Nick Hand’s Conversations On The Hudson Shows Westchester’s Hipster Subculture

Westchester may be stereotyped as cookie-cutter, settled-down suburbia, but for many creative types, the greater region epitomizes (ironically) the unselfconscious lifestyle that many a certain variety of so-called hipster aspires to. Speaking to that point is Nick Hand’s recent Conversations on the Hudson, a brief collection of interviews with, and vaguely artsy photos of, Hudson Valley inhabitants. The compact, image-heavy hardcover features artists and craftspeople who eschew things like mass manufacturing and cubicle careers—not so much to spite an increasingly homogenized City culture (à la their urban-dwelling counterparts), but because it feels, well, natural.  

When his wife worked in New York City for six months, Hand, a design-studio director back in England, took to his bike, riding 500 miles north from their temporary home in Brooklyn, with the Hudson River and a website called Bike Hudson Valley as his guide. His goal: to “seek out interesting folk,” particularly artisans, as he did on a similar journey around his native land. On that previous ride, he writes, he was “inspired by the makers’ enlightened view on life. They learn a skill and make beautiful things, in a slow, considered way.” 

In Mount Kisco, he meets Anna Canoni, Woody Guthrie’s granddaughter. He also gets to see Pete Seeger at a Clearwater tribute to Guthrie. Over in Rockland, sculptor Ted Ludwiczak reveals he used to own an optical lab in Mount Vernon. At 59, he “quit, sold the business, and moved,” calling his house of 33 years in Haverstraw the best buy of his life. “There are abundant rocks here,” Ludwiczak says. “I looked at those rocks and they looked at me and we connected. I saw some spirit, souls in them, and I kept carving for the fun of it.”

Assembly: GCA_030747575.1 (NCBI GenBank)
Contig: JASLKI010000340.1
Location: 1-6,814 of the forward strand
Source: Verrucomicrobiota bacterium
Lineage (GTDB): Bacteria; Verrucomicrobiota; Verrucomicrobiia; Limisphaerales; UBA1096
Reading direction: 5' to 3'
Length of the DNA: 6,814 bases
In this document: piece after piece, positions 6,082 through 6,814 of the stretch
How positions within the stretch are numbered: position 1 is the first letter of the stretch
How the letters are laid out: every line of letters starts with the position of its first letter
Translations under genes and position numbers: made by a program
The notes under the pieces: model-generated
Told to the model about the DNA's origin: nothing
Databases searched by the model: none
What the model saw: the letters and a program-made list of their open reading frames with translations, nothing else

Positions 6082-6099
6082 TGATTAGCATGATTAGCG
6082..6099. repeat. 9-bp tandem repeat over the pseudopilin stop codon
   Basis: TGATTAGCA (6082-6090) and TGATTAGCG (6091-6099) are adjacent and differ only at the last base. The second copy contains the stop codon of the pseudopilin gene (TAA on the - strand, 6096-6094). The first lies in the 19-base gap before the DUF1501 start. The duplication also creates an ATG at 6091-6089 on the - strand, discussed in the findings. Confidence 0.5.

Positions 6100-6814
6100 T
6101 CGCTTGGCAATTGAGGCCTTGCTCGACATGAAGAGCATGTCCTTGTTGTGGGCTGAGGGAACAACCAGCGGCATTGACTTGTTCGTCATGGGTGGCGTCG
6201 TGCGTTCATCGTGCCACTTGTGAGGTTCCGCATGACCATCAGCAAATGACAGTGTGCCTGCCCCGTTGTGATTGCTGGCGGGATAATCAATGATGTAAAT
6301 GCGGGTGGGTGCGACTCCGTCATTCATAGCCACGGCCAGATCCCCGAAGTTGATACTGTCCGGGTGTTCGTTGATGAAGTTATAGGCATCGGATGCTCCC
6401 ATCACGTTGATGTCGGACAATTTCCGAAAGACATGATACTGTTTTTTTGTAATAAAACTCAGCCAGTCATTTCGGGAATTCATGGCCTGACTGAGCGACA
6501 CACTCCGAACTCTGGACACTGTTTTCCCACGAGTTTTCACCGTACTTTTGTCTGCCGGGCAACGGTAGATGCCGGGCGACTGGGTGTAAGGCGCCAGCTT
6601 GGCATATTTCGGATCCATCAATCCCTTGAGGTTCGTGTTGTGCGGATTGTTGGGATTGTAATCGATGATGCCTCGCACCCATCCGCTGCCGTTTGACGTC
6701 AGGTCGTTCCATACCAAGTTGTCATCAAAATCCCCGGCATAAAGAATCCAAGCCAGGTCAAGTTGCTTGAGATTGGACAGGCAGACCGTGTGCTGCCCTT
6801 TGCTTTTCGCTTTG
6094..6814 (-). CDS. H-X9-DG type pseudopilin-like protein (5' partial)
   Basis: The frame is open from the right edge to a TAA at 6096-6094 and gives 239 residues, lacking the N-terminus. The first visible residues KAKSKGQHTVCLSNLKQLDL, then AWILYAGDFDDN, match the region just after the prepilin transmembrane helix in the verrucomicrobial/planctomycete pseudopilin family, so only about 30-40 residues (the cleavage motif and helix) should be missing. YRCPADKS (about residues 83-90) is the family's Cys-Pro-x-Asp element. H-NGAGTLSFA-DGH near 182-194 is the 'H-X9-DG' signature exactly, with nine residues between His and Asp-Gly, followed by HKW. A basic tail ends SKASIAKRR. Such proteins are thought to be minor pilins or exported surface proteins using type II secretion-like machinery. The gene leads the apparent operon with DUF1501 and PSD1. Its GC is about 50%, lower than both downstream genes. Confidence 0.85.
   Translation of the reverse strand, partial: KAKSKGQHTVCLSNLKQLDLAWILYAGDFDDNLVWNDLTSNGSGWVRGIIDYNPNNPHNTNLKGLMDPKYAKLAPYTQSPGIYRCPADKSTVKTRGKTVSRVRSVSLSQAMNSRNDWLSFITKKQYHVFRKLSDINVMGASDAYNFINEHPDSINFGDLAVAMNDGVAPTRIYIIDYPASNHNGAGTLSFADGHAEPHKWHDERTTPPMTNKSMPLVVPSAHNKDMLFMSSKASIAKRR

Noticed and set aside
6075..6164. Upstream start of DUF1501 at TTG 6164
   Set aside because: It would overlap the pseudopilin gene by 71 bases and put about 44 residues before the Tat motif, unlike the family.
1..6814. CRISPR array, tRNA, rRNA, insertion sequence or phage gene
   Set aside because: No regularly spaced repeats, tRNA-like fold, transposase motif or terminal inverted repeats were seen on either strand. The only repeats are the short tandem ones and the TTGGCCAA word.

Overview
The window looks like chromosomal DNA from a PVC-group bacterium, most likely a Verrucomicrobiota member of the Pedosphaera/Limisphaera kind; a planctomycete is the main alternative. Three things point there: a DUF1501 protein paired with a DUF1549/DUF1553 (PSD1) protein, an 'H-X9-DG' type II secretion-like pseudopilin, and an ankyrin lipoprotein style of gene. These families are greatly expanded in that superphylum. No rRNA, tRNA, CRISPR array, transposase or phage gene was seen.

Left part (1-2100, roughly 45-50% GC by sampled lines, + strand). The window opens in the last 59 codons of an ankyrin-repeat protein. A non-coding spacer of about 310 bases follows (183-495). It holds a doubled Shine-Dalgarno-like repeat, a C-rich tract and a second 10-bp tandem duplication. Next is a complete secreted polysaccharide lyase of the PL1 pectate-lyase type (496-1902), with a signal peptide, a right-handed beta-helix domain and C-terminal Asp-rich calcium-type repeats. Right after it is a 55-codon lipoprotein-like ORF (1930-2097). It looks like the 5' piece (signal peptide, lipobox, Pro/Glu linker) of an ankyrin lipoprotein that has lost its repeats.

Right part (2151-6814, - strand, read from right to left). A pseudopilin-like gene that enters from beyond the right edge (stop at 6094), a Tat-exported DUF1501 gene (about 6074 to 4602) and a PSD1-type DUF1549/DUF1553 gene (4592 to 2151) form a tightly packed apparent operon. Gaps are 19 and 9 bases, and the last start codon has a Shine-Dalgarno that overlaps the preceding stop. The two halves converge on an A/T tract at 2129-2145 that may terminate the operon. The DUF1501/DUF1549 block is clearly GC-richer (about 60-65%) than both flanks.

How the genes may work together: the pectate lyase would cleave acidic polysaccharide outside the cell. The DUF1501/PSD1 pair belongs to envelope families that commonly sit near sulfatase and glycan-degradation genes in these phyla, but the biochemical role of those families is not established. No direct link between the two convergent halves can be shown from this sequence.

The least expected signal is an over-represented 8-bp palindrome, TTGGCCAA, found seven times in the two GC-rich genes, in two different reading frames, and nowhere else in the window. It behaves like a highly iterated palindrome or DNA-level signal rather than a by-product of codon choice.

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Painter/poet Julie Hendrick

Seed librarian Ken Greene

Seed Librarian (which is exactly what it sounds like) Ken Greene of Ulster County—who, too, quit his old life as a book librarian in favor of pastoral life—explains, “Part of what makes it so amazing here is that we’re surrounded by woods. It’s very private, very quiet and peaceful.” Kingston painter/poet Julie Hendrick chats with Hand in her studio: “I feel very connected to the Hudson Valley, the landscape, and the river running through the middle of it.” Of her morning routine, she adds, “Walking along it first thing, that sort of sets the tone for the day. I bring that quality and energy into the work that I do.” 

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The light, non-preachy “scrapbook” contains plenty of flannel and veneration for the obsolete—in line with the mass-cult of Hip—but it’s also chock-full of something the rest of us might not recognize as easily, let alone mock: earnestness.

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